Mitigating Skeleton Key, a new type of generative AI jailbreak technique

In generative , jailbreaks, also known as direct prompt injection attacks, are malicious user inputs that attempt to circumvent an model's intended behavior. A successful jailbreak has potential to subvert all or most responsible (RAI) guardrails built into the model through its training by the AI vendor, making risk mitigations across other layers of the AI stack a critical design choice as part of defense in depth.

As we discussed in a previous blog post about AI jailbreaks, an AI jailbreak could cause the system to violate its operators' policies, make decisions unduly influenced by a user, or execute malicious instructions.     

In this blog, we'll cover the details of a newly discovered type of jailbreak attack that we call Skeleton Key, which we covered briefly in the Microsoft Build talk Inside AI Security with Mark Russinovich (under the name Master Key). Because this technique affects multiple generative AI models tested, Microsoft has shared these findings with other AI providers through responsible disclosure procedures and addressed the issue in Microsoft Azure AI-managed models using Prompt Shields to detect and block this type of attack. Microsoft has also made software updates to the large language model (LLM) technology behind Microsoft's additional AI offerings, including our Copilot AI assistants, to mitigate the impact of this guardrail bypass.

Introducing Skeleton Key

This AI jailbreak technique works by using a multi-turn (or multiple step) strategy to cause a model to ignore its guardrails. Once guardrails are ignored, a model will not be able to determine malicious or unsanctioned requests from any other. Because of its full bypass abilities, we have named this jailbreak technique Skeleton Key.

Diagram of Skeleton Key jailbreak technique displaying how a user submits a Skeleton Key prompt, which overrides the system message in the AI application, tricking the model into generating potentially forbidden content for the user.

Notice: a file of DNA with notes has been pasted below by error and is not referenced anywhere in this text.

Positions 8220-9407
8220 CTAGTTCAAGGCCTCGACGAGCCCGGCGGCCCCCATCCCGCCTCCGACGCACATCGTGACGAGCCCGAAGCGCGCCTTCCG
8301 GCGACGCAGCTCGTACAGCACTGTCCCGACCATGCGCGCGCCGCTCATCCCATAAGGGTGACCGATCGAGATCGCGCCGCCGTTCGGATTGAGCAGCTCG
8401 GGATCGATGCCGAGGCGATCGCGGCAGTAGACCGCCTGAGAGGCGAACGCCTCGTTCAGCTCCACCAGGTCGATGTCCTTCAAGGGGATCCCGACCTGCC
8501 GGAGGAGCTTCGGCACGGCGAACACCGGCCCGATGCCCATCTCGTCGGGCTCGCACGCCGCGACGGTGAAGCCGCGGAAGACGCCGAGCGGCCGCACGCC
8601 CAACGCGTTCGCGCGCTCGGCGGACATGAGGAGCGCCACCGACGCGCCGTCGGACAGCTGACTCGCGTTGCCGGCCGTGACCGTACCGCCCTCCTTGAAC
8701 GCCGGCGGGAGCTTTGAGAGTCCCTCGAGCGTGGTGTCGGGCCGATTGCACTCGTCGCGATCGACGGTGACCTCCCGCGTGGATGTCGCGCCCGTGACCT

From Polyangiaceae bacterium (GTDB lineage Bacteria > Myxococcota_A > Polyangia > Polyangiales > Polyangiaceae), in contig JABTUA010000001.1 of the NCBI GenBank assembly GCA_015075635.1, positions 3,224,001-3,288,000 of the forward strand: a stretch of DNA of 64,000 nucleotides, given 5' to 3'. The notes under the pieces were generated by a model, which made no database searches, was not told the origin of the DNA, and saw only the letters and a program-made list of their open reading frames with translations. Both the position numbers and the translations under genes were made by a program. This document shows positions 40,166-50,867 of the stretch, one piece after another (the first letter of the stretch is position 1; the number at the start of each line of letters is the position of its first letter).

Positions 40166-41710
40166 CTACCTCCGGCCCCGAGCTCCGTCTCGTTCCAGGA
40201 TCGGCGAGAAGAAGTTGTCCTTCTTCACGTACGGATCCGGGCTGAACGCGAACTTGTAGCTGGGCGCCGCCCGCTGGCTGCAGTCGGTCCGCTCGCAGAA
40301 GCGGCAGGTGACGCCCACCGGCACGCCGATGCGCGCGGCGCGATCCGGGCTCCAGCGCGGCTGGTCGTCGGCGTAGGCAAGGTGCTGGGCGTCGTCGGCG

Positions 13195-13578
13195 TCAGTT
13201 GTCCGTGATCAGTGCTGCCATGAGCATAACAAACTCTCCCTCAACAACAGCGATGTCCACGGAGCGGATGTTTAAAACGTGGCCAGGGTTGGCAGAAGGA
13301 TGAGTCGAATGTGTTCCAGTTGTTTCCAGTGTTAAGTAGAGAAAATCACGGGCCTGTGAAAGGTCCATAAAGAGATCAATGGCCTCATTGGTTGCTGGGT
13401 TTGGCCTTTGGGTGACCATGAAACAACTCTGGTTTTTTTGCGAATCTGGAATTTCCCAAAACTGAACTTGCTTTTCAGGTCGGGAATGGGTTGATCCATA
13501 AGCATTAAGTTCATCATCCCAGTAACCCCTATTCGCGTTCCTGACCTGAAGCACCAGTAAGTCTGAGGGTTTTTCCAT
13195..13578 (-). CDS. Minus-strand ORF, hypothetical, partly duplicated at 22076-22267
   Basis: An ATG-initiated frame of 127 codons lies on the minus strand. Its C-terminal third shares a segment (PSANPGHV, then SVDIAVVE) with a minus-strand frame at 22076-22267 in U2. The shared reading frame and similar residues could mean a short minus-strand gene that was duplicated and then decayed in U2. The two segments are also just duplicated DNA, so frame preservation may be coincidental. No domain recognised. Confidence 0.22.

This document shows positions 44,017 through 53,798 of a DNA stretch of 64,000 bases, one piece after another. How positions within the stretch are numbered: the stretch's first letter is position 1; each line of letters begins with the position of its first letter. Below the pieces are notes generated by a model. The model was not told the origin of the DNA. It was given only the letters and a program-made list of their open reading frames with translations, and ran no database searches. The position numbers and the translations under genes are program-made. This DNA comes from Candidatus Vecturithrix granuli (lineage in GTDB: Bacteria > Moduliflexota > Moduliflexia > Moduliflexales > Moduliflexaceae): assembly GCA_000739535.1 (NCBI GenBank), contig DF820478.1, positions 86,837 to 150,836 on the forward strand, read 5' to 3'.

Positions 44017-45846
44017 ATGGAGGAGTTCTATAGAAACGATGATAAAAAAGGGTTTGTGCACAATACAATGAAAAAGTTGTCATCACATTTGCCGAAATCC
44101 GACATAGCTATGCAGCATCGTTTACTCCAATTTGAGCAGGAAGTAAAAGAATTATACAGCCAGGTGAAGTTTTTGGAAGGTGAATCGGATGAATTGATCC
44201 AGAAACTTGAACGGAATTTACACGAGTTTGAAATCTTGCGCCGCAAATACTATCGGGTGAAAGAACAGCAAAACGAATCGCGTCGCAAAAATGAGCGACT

Figure 1. Skeleton Key jailbreak technique causes harm in AI systems

This threat is in the jailbreak category, and therefore relies on the attacker already having legitimate access to the AI model. In bypassing safeguards, Skeleton Key allows the user to cause the model to produce ordinarily forbidden behaviors, which could range from production of harmful content to overriding its usual decision-making rules. Like all jailbreaks, the impact can be understood as narrowing the gap between what the model is capable of doing (given the user credentials, etc.) and what it is willing to do. As this is an attack on the model itself, it does not impute other risks on the AI system, such as permitting access to another user's data, taking control of the system, or exfiltrating data.

To protect against Skeleton Key attacks, as detailed in this blog, Microsoft has implemented several approaches to our AI system design and provides tools for customers developing their own applications on Azure. Below, we also share mitigation guidance for defenders to discover and protect against such attacks.

Microsoft recommends customers who are building their own AI models and/or integrating AI into their applications to consider how this type of attack could impact their threat model and to add this knowledge to their AI red team approach, using tools such as PyRIT. (Note: Microsoft has updated PyRIT to include Skeleton Key)